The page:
Of the 839 women, 31% reported genital pain, with 12% of the women with genital pain in a same-sex relationship, 67% in a mixed-sex relationship, and 21% being single. Of the 260 women reporting genital pain, 39% identified as heterosexual, 15% identified as lesbian, and 46% identified as bisexual. The most common pain locations reported were inside the vagina (48%), in the pelvis or abdomen (45%), at the vaginal opening (39%), and 21% of the women reported global vulvar pain. From the data, the authors also report that women in same-sex relationships were likely to report that tampon insertion was painful.
The authors point out that challenges to healing for women who identify outside of heterosexual are many, and can include:
- homonegativity and heterosexism at a medical provider's office
- failure to disclose sexual identity due to fear of negative interaction
- fear that a symptom is linked to a sexual practice
- being in an unsupportive relationship or having poor adjustment within relationship
The limited research on sexual pain in women in same sex relationships has highlighted strengths within the relationships as well. Women in same sex relationships have been noted to have more effective communications skills, which may in turn foster better understanding of conditions such as pelvic pain. The authors concluded that while the characteristics of vulvar pain were similar across groups, there was a difference in the perception of pain impact on relationships. Better communication for same-sex couples and more love for mixed-sex couples was positively associated with impact on relationship. Of the women reporting pain, nearly half of the participants indicated that the pain negatively impacted their relationship in general, and 64% reported that the pain interfered with sexual health.
This type of research provides insight for pelvic rehabilitation clinicians and adds to our data base of considerations when working with women. The truth is that most of us were not provided adequate training in how to evaluate and manage issues of sexual health, nor were we provided with the means to value our own sexuality as a normal and healthy part of being. This lack requires education to fill in our own gaps, so that we can be of best service to our patients. If we are able to be present and nonjudgmental, our patients can in turn share openly and provide information that can direct best care. Holly Herman, co-founder of the Pelvic Rehabilitation Institute, offers a 2-day course in Sexual Medicine, so that providers can learn more about healthy sexuality as well as how to dialog with our patients.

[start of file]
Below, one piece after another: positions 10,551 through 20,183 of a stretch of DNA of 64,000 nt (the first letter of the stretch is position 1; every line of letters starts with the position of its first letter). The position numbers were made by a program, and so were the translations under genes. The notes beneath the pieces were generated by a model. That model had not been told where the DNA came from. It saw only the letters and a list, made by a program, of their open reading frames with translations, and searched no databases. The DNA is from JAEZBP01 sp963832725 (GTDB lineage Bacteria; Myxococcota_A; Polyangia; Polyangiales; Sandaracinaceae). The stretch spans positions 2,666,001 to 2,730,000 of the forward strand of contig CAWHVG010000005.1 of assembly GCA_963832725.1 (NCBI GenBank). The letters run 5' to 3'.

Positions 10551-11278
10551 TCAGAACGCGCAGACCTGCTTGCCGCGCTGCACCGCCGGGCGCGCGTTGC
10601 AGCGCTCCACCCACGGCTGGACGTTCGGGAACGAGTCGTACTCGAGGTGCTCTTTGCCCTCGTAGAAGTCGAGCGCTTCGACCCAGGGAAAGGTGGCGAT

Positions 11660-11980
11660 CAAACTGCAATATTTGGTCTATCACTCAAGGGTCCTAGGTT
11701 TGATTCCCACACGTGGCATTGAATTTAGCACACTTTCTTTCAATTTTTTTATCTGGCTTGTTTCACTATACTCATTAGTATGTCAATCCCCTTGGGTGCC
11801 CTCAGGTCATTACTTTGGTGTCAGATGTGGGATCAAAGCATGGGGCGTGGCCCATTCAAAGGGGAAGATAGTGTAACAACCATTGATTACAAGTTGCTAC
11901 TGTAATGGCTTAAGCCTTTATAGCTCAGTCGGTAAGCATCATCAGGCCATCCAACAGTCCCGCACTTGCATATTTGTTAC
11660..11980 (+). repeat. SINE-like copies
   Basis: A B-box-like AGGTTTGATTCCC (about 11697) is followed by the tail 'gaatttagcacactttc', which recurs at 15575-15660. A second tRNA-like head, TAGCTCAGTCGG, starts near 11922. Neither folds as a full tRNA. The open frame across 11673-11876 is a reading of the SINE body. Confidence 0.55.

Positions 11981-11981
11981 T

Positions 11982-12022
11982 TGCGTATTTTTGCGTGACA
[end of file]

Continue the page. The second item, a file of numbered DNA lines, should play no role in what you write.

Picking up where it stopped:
Visceral therapy is increasingly used by manual therapists, and research continues to emerge that attempts to explain the underlying mechanisms of the techniques. A study published in the Journal of Bodywork & Movement Therapies in 2012 reports on the effects of visceral therapy on pressure pain thresholds. Osteopathic visceral mobilization was applied to the sigmoid colon in 15 asymptomatic subjects. Pressure pain thresholds were measured at the L1 paraspinal muscles and 1st dorsal interossei before and after intervention. Pressure pain thresholds at the level assessed improved significantly immediately following the visceral mobilization. The effect was not found to be systemic. Hypoalgesia, therefore, may be a mechanism by which visceral mobilization affects patients who are treated with this technique.
Another research study that aimed to assess the effects of visceral manipulation (VM) on low back pain found that the addition of VM to a standard physical therapy treatment approach did not provide short term benefits. However, when the 64 patients were reassessed at 2, 6, and 52 weeks following treatment, the patients in the group with visceral manipulation were found to have less pain at 52 weeks. The patients were randomized into 2 equal groups and were provided physical therapy plus a placebo visceral treatment or a visceral treatment in addition to physical therapy. The authors propose that there may be long-term benefits of including visceral therapy in rehabilitation approaches.
If you would like to learn more about visceral techniques as well as theory and clinical application, check out the schedules for Ramona Horton's Visceral Mobilization 1 (VM1): The Urologic System, and Visceral Mobilization 2 (VM2): The Reproductive System. The first opportunity to take VM1 is in November in Salt Lake City and VM2 is scheduled in September in Ohio.